Sexual Abuse and Sexual Violence Awareness Week: 6-12th February 2023
This week is Sexual Abuse and Sexual Violence Awareness Week. It is a national event which focuses on raising awareness and promoting discussions on the issues of sexual abuse and violence.
07 February 2023
A shift in dialogue over sexual assaults and violence
Over the years, there has been a shift in the dialogue surrounding sexual abuse and violence. What was formerly a ‘taboo’ topic that was not discussed openly has slowly become a focus for society. Awareness has promoted a more open culture of disclosure of abuse in part, although there remains a huge stigma around sexual abuse and violence that still needs to be tackled.
In the wake of the horrific sexual assaults and murders of Sarah Everard and Sabina Messer, as well as the horrific attitudes to women uncovered within the Metropolitan Police; there is still need to highlight the high rates of abuse and sexual violence in our society. November 2022 finally saw the report on shocking child sexual abuse in care establishments, schools, and other public settings.
The demand for accountability and justice for perpetrators of sexual abuse and violence, whether historically or recent, is at an all-time high. There is a clear and present outpouring of public outrage and concern which has led to forced action by public establishments including schools, religious establishments, and the Metropolitan Police.
During the week the public is encouraged to raise awareness about sexual abuse and violence, and how to prevent it through putting on events both online and in-person, nationwide. The aim is to continue shining a light on the ongoing issues on all platforms including social media.
The #ITSSNOTOK hashtag was created as part of the campaign, with the aim of opening the conversation online. The hashtag provides an opportunity for any organisation or individual to engage in dialogue surrounding these matters. The campaign seeks to take what is often a buried issue and spotlight it to encourage discussion so more voices can be heard, and further cases can hopefully be prevented. Further details and resources can be found at
There is more work to be done
While progress has been made, the issue now for victims and survivors is justice, accountability and redress that are still sadly lacking in both our criminal and civil courts. In an article by the Independent, Vera Baird, the Victims’ Commissioner for England and Wales highlighted that “Record levels of victims are coming forward, but the charging rate remains in the doldrums. The marked increase in victim reporting is simply not translating into increased referrals and charges”.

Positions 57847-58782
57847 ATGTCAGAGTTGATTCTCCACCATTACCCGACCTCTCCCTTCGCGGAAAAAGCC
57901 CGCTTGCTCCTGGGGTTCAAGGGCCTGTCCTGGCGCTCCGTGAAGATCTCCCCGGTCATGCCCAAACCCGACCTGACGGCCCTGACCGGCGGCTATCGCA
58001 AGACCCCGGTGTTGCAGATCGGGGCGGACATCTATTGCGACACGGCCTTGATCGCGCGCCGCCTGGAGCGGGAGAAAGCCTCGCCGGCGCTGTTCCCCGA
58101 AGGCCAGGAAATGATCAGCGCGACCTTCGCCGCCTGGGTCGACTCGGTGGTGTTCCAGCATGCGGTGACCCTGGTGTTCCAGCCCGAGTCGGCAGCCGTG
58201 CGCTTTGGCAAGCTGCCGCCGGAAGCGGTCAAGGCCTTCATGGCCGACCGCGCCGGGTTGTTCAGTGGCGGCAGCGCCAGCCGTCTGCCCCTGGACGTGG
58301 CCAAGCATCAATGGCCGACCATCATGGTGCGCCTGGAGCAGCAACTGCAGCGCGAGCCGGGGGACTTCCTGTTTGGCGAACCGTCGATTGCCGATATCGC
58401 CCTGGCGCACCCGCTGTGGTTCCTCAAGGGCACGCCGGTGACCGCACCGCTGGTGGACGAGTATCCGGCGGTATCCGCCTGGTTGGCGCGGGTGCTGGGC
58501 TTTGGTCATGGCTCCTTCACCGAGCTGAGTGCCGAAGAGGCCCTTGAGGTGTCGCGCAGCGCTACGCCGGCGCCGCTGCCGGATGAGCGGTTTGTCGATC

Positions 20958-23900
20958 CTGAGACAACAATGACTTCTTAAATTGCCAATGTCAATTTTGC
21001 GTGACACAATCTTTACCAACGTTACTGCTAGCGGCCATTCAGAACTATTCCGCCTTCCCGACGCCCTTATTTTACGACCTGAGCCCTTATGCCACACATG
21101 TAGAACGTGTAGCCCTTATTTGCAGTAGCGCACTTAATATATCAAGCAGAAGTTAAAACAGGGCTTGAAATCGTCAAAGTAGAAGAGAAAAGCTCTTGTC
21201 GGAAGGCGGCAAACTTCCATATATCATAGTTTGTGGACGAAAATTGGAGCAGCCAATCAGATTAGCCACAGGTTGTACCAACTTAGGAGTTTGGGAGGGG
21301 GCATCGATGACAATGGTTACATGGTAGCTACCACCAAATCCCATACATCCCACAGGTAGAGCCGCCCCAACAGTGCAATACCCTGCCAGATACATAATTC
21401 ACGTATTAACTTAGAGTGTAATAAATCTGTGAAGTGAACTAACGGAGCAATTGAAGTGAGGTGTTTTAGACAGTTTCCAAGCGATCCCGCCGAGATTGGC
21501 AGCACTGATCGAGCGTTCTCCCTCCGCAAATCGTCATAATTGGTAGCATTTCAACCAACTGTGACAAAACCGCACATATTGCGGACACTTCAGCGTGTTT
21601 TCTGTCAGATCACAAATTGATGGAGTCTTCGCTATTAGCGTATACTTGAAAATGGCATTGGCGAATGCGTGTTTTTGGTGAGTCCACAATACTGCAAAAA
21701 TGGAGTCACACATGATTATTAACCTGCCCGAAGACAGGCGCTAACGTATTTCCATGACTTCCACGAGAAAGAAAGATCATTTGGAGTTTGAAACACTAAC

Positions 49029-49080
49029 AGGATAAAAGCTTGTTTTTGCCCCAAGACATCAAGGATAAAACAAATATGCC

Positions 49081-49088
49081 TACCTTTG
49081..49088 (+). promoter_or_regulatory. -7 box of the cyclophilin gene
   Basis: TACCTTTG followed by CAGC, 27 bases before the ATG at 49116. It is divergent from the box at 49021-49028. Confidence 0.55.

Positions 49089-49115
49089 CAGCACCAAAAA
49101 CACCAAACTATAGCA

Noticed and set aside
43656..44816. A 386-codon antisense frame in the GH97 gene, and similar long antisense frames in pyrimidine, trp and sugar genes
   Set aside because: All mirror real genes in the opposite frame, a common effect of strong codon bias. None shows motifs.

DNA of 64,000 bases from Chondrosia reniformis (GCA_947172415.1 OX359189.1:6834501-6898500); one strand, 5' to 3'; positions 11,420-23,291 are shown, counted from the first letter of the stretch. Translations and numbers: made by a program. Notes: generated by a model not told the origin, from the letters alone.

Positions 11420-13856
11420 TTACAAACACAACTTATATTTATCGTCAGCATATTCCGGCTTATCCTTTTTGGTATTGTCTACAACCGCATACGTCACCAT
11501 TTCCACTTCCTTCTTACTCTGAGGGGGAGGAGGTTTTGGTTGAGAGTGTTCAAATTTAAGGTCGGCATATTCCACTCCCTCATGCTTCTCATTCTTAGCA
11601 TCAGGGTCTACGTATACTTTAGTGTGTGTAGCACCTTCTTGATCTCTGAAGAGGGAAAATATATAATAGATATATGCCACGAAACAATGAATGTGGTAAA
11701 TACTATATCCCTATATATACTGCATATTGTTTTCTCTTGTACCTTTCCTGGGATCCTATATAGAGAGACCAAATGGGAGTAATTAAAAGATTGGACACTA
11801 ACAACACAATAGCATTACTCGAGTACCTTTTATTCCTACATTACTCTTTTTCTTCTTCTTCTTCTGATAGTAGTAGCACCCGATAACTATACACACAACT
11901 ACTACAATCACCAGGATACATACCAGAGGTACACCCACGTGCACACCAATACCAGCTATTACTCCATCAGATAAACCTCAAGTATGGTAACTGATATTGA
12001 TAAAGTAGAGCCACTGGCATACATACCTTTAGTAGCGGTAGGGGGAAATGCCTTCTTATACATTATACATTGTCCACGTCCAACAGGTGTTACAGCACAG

The charity reported that 1 in 4 women had been raped or sexually assaulted as an adult, and that the highest number of rape cases reported to the police in March 2022 was 70,330. The overall statistics in England and Wales found that 85,000 women experience rape, attempted rape, or sexual assault every year.
Similarly, the in 2017 found that 4% of men have experienced some form of sexual assault since the age of 16. Approximately 12,000 men (aged 16-59) are raped in the UK every year, however with many male victims not reporting the assaults, the figures are likely higher.
Common reasons for not reporting sexual abuse or assault include embarrassment and humiliation. The victims fear that they would not be believed if they came forward and fear that the police would not be able to help them. The fear of reporting sexually violent or abusive situations is even more common with children. Victims often find the process of having to explain the reasons for not bringing a claim forward as a child, or even in the years following an assault, distressing and at times insulting.
Removal of the limitation period (time limit) with respect to civil personal injury abuse cases would mean that when victims and survivors do come forward, they have a better chance of obtaining the compensation they need. Helping survivors access the counselling and support resources they need to rebuild their lives.
Extending the deadline for Criminal Injuries Compensation Act (CICA) claims would equally give victims more time to claim compensation, especially given the likely wait of many years now for the criminal process to conclude. The redress scheme proposed is not perfect, it’s time limited and it sounds like the compensation may be fairly limited as well but it would be better than nothing at all.
In the aftermath of the John Worboys case, it was clear that the Police response to sexual abuse and assault claims needed to change. The concluded that the police must properly investigate rape to ensure victims’ human rights are protected. While strides have been taken, the horrifying assaults and inquiries that have uncovered substantive abuse in the past years have shown that there is more work to be done.
How Slater and Gordon can help
Our expert abuse solicitors work with victims and survivors of abuse every day and have decades of experience fighting for compensation for our clients. Our specialist public inquiries team has acted for many individuals and organisations in a number of high-profile public inquiries, including the , the and the .
We encourage anyone impacted by abuse to contact our team of Our experts are experienced in handling cases involving highly sensitive matters, including sexual abuse. They professionally and compassionately support victims of abuse to obtain compensation from the people and organisations responsible for their injuries. To get in contact for a confidential discussion of your potential case, please call us on .